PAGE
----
Internship report from Adeline Lefebvre for the master's programme Clinical Orthopedagogics and Disability Studies at Ghent University, Belgium.
Purpose - People with an occupational disability have a low employment rate in the Netherlands and internationally. Their low employment rate is set within a context of limited job choices. However, these limited employment choices are expanded by social entrepreneurs, encouraged by the government. The government endorses that social enterprises can contribute to social and societal issues, such as employment for people with a disability. This paper aims to contribute to visualise the various challenges social enterprises come across and how inclusion finds place in this, based on the experiences of all stakeholders related to the social enterprise.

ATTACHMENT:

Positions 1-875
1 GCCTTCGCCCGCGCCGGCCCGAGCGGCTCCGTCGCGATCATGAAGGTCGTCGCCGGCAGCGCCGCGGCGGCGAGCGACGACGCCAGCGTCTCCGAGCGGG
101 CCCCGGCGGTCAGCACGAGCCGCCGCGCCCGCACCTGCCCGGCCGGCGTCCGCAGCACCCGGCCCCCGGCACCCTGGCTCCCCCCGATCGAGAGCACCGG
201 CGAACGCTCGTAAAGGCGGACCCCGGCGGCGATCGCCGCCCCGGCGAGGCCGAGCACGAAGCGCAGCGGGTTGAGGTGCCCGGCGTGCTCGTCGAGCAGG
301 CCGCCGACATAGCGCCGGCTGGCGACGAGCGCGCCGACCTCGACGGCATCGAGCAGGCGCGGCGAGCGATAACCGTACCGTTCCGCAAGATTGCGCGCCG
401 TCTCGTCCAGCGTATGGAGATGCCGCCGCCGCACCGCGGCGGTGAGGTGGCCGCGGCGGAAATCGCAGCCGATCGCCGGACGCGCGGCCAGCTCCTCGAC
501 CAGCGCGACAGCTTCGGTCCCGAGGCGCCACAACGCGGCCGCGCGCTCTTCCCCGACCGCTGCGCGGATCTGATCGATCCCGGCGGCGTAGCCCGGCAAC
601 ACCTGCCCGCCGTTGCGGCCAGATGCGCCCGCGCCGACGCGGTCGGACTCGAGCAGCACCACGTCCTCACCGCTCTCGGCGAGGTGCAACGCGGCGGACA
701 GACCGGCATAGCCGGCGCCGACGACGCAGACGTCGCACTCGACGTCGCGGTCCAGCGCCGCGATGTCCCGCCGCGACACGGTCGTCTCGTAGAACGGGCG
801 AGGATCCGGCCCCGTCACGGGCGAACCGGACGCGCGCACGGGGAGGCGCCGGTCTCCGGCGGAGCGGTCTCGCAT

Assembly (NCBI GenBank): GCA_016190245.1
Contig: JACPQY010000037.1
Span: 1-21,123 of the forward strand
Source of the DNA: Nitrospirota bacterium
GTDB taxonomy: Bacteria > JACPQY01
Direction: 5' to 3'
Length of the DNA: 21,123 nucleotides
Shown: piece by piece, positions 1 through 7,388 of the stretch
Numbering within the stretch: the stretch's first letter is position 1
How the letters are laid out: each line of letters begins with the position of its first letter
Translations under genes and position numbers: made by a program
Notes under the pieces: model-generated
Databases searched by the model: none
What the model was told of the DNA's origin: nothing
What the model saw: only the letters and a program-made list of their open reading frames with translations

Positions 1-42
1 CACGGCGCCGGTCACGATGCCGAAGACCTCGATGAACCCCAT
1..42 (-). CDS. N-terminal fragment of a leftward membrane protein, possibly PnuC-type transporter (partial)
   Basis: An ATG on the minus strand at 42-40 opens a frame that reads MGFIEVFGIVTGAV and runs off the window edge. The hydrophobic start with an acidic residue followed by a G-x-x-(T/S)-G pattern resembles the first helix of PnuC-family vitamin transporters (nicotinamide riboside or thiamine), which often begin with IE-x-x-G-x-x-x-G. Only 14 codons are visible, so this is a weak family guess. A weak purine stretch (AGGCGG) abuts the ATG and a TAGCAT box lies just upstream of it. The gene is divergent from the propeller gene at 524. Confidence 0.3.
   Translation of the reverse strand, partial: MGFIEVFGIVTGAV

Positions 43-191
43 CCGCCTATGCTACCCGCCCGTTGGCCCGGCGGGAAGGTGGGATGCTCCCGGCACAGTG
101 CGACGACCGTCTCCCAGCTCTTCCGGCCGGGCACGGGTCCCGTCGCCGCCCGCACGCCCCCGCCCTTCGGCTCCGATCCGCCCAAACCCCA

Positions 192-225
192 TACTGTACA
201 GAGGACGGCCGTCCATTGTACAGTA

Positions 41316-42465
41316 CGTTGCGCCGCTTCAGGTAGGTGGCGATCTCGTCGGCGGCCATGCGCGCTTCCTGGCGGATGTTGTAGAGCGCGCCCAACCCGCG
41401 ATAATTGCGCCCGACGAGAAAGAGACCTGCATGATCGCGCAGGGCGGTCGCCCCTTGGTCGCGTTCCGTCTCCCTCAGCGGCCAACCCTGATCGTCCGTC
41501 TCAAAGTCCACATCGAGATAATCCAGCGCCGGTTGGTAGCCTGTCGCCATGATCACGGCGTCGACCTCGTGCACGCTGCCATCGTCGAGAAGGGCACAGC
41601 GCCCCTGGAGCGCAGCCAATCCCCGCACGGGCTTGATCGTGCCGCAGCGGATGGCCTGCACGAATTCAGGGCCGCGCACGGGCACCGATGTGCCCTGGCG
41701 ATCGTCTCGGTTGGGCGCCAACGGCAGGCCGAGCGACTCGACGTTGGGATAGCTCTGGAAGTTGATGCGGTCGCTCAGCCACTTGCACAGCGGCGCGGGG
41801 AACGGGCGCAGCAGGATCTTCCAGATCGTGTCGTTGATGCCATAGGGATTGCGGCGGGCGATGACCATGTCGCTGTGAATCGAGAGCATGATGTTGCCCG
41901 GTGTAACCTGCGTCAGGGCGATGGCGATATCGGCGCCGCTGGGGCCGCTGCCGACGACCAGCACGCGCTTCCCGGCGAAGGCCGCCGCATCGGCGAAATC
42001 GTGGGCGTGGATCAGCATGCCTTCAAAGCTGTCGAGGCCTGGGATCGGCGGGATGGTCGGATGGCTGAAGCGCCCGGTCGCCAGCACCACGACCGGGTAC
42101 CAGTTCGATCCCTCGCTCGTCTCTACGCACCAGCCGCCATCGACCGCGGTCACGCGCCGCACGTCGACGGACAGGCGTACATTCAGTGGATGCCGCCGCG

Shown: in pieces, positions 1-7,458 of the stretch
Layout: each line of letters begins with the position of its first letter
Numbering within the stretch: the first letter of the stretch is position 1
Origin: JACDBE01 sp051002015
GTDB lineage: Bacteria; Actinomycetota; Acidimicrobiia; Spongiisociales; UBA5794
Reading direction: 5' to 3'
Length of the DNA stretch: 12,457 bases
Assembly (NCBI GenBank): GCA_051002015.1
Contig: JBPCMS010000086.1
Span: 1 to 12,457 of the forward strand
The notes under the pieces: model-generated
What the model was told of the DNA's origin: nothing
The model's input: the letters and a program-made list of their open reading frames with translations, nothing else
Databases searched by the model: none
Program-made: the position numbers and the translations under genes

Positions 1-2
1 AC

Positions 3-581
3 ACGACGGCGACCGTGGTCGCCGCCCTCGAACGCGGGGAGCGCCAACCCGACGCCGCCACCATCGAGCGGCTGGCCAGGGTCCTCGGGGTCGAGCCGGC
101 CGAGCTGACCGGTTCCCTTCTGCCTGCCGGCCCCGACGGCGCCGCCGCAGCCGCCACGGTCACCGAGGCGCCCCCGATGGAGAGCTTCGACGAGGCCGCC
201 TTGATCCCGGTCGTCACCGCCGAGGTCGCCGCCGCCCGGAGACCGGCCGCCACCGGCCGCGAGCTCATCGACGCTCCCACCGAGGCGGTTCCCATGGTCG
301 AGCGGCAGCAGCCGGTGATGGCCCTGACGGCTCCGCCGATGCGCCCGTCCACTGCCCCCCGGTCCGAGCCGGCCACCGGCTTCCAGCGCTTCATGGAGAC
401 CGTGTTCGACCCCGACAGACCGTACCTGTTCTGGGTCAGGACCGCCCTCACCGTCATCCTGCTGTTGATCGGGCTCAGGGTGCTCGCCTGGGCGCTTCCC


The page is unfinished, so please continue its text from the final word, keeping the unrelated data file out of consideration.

Design/methodology/approach - The paper uses a case study of a social enterprise with 23 stakeholders, 16 of whom were interviewed to map out the experiences of the inclusiveness of a social enterprise.
Findings - The report finds that there are contributing as well as challenging aspects of inclusion, based on the experiences of all interviewed participants. Further, the social enterprise faces various dilemmas, regarding transition-to-work programme, paid work, ableism and care or work culture.
Conclusions - With a focus on the sense of belonging, the social enterprise is very inclusive, as employees feel good and it has become a safe environment for them. However, if we look at the place that the social enterprise occupies in society from a social perspective, we notice that a parallel labour market is being created.